This is a five card combo, so you will often have to wait until very late in the game to actually go off. However, the rest of the deck is built with stalling in mind. Frost Novas, Ice Blocks, Ice Barriers, and a ton of random Mage spells slow your opponent down. This allows you to stall until you can get your pieces and win. Druid decks are mostly board centric, and their new cards are direct board interactions. By not playing any real minions and freezing their board, Mage is the perfect class to stall out against Druid.
This is easily my favourite counter, but it’s also the most difficult to pilot out of the decks I’ve listed here. I myself have played lots of Mill Rogue in the past, and still have many scenarios where I misplay. For those of you looking for an extremely skill-based deck that can beat Druid, Mill Rogue is the ticket. Keep in mind that this decklist is extremely experimental, and there are plenty of changes you could make to it.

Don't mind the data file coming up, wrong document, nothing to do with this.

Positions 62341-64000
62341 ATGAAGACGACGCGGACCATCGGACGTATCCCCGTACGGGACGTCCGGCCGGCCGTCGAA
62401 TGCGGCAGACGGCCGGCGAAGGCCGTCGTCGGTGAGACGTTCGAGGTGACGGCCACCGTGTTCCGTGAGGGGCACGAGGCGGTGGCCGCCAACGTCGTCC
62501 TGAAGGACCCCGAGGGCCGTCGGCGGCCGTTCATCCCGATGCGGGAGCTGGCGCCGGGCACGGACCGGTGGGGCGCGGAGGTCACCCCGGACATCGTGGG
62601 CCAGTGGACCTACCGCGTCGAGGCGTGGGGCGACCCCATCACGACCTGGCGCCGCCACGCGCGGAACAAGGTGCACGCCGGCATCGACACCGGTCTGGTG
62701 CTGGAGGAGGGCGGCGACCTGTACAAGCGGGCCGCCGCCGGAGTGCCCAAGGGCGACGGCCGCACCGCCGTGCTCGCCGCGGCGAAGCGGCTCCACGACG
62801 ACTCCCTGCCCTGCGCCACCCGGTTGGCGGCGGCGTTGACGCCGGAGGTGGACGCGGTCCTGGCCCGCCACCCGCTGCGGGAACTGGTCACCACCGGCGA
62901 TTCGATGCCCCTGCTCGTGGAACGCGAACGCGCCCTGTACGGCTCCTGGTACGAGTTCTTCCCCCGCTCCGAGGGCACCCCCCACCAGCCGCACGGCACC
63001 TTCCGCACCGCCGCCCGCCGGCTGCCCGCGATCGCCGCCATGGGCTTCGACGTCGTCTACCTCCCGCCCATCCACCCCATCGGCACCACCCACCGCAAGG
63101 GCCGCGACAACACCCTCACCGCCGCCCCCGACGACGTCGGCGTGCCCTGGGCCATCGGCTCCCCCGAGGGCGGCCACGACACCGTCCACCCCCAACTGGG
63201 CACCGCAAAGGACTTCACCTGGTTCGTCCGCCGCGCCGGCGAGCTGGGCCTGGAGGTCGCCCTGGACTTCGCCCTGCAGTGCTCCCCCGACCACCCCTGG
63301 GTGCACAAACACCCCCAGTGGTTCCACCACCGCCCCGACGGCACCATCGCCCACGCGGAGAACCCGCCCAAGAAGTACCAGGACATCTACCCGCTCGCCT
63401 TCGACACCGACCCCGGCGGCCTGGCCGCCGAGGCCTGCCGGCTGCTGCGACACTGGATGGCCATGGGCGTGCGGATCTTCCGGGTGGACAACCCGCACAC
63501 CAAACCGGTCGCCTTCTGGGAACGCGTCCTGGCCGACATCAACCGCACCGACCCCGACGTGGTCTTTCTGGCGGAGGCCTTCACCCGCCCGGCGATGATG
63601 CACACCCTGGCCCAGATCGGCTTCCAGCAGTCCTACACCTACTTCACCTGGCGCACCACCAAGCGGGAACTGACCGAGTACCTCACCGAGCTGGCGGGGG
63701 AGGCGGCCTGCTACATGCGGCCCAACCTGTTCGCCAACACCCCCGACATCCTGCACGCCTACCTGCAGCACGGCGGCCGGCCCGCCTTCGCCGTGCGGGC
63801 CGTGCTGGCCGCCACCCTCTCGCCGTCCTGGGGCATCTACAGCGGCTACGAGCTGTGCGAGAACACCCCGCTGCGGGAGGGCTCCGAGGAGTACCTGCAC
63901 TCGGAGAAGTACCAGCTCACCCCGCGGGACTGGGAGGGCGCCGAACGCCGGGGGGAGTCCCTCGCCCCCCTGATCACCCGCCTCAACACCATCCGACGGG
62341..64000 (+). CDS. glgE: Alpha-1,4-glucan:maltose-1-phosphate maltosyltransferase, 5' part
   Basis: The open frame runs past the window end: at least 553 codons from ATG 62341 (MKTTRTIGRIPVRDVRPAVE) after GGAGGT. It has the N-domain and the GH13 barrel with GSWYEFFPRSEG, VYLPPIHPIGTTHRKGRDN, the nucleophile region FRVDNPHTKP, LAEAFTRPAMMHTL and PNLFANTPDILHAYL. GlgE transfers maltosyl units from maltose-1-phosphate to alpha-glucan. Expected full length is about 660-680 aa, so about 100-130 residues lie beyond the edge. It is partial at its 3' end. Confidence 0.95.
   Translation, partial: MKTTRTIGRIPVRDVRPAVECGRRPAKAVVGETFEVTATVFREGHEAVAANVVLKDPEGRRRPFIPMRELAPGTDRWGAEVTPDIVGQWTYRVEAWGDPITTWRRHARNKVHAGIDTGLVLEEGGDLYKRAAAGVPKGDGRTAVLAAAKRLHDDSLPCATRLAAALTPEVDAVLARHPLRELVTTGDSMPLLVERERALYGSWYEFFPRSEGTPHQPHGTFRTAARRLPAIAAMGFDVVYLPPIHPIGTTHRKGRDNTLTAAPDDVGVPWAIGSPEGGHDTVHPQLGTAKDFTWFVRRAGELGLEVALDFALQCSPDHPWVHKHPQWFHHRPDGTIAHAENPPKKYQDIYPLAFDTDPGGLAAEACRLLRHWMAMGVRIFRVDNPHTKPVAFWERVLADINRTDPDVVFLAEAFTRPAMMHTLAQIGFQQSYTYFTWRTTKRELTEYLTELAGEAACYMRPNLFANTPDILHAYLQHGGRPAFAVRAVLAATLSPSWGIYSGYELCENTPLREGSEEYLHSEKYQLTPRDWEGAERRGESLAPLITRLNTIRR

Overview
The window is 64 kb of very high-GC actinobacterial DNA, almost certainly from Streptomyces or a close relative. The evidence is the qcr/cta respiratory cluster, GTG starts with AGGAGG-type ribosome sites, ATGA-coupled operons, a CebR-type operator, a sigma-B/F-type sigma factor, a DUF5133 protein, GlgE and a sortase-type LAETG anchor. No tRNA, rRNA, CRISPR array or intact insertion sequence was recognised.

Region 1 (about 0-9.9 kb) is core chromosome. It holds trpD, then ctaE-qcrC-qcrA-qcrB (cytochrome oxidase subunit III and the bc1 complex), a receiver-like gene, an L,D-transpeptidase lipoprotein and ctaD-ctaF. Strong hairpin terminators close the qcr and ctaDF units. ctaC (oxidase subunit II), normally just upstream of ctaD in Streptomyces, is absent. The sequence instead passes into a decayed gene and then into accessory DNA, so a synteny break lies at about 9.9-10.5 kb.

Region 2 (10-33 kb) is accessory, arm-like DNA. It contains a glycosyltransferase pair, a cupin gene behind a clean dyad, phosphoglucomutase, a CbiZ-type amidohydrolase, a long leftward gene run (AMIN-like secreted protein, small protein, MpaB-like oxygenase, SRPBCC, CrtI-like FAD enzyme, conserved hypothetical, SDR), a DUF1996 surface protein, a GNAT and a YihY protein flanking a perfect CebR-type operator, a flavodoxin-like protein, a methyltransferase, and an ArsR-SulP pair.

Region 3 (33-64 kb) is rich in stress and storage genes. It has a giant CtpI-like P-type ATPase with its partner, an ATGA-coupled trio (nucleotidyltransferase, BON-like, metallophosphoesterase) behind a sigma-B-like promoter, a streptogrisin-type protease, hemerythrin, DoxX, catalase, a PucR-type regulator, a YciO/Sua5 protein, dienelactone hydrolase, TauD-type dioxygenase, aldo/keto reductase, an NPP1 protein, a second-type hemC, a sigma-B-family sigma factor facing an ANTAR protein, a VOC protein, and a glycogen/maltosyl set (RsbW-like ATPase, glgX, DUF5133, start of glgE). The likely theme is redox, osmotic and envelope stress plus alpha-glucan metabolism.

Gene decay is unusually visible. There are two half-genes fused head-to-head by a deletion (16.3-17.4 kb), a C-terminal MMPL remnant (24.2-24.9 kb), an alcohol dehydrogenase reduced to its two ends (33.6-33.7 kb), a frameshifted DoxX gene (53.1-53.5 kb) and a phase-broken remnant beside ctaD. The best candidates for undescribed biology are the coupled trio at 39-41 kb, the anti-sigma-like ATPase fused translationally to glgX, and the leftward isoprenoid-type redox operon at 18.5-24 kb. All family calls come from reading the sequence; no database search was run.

For those of you wondering, ‘mill’ is a term from Magic: the Gathering. To ‘mill’ is to take cards from the opponent’s library and destroy them. In Hearthstone, this isn’t nearly as easy to accomplish, but can be done using Coldlight Oracle cards. This puts your opponent into fatigue to kill them, rather than use damage. You may be wondering how a mill deck can win against Jade Druid, since Jade Idol creates copies. That’s why we have Skulking Geist in our deck. It not only deletes Jade Idol, it also deletes any other one cost card they may be running, putting them closer to fatigue. This includes Earthen Scales when you’re against Druid, Shield Slam in Warrior matchups, and several Priest cards. In other words, Skulking Geist and Coldlight Oracle gets you closer to your goal of killing your opponent by way of fatigue in many common matchups, and against Druid, it removes their fatigue counter.